The Aseptic Workshop, held for the first time in 1983, is now accepted as an annual event. Originally, the workshop was expected to be held once, and then whenever demand was high enough to hold it. Since inception, the Aseptic Workshop has been in high demand, being held every year. The workshop is continually updated and has been held each year along with other similar workshops developed for company-specific products, and even developed for the international markets.
In 1998, the Department of Food Science moved into its new 122,000-square foot Food Science Building. The building was built with $22 million from the state of Indiana along with an additional $7 million from private and corporate fund raising. Nelson spearheaded the efforts to fulfill his dream of a food science building. The building maintains the idea of being formed around a discipline with each floor representing areas of expertise. Several floors house offices and lab space for both Food Science faculty and faculty from Agriculture and Biological Engineering’s Food Process Engineering program.
As the Department matured, it was recognized that our alumni were creating a legacy of excellence throughout the world. Their contributions to food science from their roles in government, academia, and industry were quickly helping us achieve our mission of being recognized as the best food science program in the world. The Department’s faculty created the Outstanding Food Science Awards, to allow us to recognize those who have “carried our banner” with pride. The annual event has been held each year since 2001.
In 2003, Dr. Nelson stepped down as Head and continued his role as a researcher and teacher. Dr. Suzanne Nielsen, a food chemist who was hired a month before the department was formed, was named the new Head.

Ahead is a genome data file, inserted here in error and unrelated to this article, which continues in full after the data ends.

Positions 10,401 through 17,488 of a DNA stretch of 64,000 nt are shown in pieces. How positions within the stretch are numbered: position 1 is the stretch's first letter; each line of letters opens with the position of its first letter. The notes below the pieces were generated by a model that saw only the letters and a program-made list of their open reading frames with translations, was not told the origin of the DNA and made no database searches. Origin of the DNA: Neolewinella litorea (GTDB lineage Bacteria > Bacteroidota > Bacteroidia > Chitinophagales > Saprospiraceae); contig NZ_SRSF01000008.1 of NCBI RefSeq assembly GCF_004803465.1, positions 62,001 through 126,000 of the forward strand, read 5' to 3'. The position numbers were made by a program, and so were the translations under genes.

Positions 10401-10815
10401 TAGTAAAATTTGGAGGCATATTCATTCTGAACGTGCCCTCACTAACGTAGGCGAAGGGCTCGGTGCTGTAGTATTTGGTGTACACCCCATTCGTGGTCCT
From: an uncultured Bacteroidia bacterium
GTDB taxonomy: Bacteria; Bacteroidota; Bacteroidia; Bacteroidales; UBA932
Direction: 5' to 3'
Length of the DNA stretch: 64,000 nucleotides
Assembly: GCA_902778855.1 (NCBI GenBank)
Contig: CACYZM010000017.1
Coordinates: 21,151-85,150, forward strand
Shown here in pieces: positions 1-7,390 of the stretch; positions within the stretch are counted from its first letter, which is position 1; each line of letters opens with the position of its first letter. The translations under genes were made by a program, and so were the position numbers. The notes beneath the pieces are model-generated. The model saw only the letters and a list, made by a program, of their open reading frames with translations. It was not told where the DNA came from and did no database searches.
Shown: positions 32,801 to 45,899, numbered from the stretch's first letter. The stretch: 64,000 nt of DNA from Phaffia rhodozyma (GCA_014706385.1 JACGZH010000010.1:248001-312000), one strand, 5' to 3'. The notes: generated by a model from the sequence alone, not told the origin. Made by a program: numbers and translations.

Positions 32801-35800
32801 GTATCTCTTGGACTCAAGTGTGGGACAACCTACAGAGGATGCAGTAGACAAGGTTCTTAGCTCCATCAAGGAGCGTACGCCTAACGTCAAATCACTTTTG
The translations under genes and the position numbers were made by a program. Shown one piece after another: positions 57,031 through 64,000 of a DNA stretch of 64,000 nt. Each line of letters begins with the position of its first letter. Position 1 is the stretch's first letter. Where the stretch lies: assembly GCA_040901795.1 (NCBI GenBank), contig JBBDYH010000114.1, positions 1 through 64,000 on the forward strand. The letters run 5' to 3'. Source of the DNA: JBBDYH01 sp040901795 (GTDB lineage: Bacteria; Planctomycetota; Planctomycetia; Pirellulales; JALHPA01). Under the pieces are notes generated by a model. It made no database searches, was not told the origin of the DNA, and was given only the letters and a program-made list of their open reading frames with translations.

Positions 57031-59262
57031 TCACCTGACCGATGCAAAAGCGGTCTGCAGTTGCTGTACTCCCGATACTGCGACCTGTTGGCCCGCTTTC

During Dr. Suzanne Nielsen’s years as Department Head (2003-2013), she hired 11 tenure-track faculty members, and the number of administrative professional staff members in the department doubled. These increases occurred as research dollars accessed by faculty doubled, and the department added strength in the areas of nanotechnology and foods for health. Programs were put in place to mentor new faculty and staff and to create objective criteria for performance evaluation. The department doubled engagement efforts through Extension programs and expanded communication and interactions with industry and alumni. A major focus of Dr. Nielsen was on strengthening the graduate program, to complement the department’s already strong and well-known undergraduate program. Increased funding obtained at the college, university, and national levels allowed the department to increase the quantity, quality, and diversity of the graduate program, and create special programs for graduate student professional development. At the same time, undergraduate student numbers increased from 130 to 170. To help support the rapidly growing department, over $4 M in endowments were obtained to support department needs. A number of new and renovated facilities in the building were completed and many display cabinets were built. The long-time stark exterior of the Food Science Building was finally enhanced by successful efforts to get trees planted around the building in 2005, landscaping done in 2008, and a proper front entrance built in 2011. This latter project was announced in July 2010, when the Food Science Building was renamed the Philip E. Nelson Hall of Food Science to honor Dr. Nelson’s having won the World Food Prize in 2007, and his long-time contributions to the Department, the University, and the food industry.